Excavating Naming Practices in Language Research Methodologies: the case of Romani languages in Europe
DATE & TIME: 7th November, 12.30-1.30
LOCATION: FG17, Middlesex University, London, NW4 4BT
Leena Helavaara Robertson (Middlesex University)
This presentation draws on an European Union (EU) funded research study (more details can be found here https://research.ncl.ac.uk/romtels/) in which the Roma research participants identified their language as ‘our gypsy language’. The process of finding names for their Romani varieties more specifically – and more ‘accurately’ and ‘formally’ – opened up new and unexpected situations. The research team’s firm and clearly acknowledged starting point had included a recognition that language names are never politically innocent or neutral, and the names of languages and linguistic varieties have always been dependent on who is doing the naming, and for what purpose, and whose purpose, and whether the naming is done by an insider or an outsider, from an emic (insider) or an etic (outsider) perspective (Headland et al, 1991).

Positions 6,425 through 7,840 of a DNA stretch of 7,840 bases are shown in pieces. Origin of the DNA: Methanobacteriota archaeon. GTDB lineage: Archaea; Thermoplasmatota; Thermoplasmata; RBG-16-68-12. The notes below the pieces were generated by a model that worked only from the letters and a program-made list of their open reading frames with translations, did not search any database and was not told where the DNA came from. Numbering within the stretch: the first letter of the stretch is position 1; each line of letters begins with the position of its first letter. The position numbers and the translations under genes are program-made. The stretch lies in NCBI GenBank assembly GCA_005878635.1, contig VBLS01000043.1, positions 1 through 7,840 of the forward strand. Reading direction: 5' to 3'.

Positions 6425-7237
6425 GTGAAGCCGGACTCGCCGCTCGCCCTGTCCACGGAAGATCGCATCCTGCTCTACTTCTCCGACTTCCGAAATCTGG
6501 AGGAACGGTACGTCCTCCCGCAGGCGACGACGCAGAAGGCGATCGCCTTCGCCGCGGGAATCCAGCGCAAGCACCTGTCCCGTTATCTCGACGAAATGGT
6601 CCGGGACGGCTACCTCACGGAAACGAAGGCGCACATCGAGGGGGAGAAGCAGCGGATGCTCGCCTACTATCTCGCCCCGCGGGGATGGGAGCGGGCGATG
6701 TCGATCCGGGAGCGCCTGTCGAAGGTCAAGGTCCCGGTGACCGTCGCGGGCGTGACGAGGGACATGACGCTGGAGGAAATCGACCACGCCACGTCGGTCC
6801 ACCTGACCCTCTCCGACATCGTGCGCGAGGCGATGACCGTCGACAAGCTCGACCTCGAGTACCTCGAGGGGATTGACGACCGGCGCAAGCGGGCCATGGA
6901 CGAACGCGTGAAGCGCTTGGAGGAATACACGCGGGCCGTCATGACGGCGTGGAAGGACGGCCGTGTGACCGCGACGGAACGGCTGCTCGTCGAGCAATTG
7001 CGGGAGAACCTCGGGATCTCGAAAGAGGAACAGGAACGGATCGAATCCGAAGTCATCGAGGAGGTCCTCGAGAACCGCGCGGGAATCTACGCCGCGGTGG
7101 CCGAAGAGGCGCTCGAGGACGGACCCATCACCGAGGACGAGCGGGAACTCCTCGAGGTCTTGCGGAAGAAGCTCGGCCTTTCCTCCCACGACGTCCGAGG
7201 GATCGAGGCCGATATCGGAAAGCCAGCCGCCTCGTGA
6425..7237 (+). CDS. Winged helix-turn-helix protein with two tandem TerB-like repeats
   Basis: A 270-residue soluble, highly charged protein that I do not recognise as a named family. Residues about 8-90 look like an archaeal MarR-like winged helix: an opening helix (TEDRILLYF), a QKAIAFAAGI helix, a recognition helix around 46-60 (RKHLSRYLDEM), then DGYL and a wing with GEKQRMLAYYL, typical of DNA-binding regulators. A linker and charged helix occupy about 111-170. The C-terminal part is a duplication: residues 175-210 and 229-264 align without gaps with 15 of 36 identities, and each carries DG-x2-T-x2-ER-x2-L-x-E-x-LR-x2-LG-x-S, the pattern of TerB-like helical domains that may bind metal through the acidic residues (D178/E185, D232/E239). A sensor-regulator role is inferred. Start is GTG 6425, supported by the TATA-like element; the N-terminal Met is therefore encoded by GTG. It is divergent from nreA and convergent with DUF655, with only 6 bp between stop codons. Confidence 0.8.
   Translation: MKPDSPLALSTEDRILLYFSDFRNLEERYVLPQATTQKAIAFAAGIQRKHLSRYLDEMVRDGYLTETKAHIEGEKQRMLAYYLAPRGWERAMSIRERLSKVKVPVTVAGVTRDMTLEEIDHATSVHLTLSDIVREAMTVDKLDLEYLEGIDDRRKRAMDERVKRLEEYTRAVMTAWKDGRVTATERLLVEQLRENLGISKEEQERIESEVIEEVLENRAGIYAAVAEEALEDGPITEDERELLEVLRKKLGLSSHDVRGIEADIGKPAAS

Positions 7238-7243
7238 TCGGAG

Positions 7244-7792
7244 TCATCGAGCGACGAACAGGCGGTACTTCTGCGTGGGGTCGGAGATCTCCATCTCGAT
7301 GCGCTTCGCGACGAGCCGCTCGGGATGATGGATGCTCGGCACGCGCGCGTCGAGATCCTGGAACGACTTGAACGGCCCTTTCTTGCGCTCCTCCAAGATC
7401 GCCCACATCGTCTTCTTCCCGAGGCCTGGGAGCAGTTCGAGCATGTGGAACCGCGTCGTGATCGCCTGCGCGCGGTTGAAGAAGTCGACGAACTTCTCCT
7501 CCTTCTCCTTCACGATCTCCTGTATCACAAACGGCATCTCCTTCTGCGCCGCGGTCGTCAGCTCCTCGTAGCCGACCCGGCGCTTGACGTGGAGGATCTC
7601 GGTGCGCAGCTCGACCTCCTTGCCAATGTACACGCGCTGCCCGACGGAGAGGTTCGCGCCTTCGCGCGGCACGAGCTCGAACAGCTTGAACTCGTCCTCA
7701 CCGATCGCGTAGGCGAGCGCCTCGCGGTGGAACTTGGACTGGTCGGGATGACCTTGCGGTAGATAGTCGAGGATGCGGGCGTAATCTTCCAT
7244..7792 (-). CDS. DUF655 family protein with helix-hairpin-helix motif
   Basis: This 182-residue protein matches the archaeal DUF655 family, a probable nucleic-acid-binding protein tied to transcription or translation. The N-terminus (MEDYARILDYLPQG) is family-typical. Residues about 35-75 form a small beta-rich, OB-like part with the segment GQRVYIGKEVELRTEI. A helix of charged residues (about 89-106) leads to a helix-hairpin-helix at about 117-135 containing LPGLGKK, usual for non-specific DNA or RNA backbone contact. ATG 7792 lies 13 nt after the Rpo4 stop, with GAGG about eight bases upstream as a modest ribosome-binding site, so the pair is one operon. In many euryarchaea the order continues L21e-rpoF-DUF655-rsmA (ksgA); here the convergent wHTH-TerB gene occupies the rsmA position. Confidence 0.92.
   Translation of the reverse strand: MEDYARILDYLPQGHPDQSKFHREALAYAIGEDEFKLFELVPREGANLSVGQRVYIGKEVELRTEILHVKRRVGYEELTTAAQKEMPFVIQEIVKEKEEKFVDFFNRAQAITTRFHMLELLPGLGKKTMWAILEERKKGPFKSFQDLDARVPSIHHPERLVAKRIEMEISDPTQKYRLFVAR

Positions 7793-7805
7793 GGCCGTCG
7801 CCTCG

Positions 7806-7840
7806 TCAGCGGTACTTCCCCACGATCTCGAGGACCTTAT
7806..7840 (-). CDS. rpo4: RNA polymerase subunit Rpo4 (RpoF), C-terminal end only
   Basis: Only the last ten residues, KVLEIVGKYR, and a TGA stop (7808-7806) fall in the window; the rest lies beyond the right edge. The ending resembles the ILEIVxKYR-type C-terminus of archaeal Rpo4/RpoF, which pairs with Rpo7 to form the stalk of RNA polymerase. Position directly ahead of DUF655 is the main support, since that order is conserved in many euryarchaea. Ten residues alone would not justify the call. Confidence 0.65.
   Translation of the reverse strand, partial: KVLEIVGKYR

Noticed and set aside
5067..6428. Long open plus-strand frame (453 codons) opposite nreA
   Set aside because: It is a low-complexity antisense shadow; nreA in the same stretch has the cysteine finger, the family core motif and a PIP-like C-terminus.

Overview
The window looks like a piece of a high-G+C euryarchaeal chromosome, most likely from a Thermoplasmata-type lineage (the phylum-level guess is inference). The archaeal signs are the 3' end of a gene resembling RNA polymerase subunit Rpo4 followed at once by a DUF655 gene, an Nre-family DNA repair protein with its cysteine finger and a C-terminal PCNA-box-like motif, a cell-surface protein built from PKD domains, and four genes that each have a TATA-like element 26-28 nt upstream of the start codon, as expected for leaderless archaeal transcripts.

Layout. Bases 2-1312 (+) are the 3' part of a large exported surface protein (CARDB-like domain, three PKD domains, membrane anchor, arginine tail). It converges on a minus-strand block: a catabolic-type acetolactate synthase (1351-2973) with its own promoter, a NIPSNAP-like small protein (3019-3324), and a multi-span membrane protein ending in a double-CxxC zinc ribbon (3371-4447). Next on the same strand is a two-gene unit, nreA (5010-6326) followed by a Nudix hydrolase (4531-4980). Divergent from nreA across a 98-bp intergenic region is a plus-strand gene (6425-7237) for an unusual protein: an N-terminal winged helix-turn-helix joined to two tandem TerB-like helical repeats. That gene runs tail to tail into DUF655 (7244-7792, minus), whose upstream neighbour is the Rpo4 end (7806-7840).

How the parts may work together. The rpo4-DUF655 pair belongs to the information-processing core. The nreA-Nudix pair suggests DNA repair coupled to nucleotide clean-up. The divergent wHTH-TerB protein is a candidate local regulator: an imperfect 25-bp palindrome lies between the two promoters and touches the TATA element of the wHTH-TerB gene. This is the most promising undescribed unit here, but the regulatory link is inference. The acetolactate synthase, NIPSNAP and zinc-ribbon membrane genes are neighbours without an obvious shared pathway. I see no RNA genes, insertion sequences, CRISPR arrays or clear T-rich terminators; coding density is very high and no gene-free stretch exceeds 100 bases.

It is language names and naming practices that are excavated here in an on-going quest for developing more socially just methodologies. In the case of Roma people and with reference to their various Romani language names, they are a source of information of the Roma past and the various Roma groups’ routes of migration (Matras, 2005), and of social exclusion and marginalisation (Danaher, 2013: Fleck and Rughinis, 2008). Importantly, they also reveal Roma people’s agency and attempts to resist marginalisation (Danaher, 2013). One of the key findings concerned the participants’ investigation of both emic and etic naming practices of their own language – switching from emic to etic – which promoted emancipation.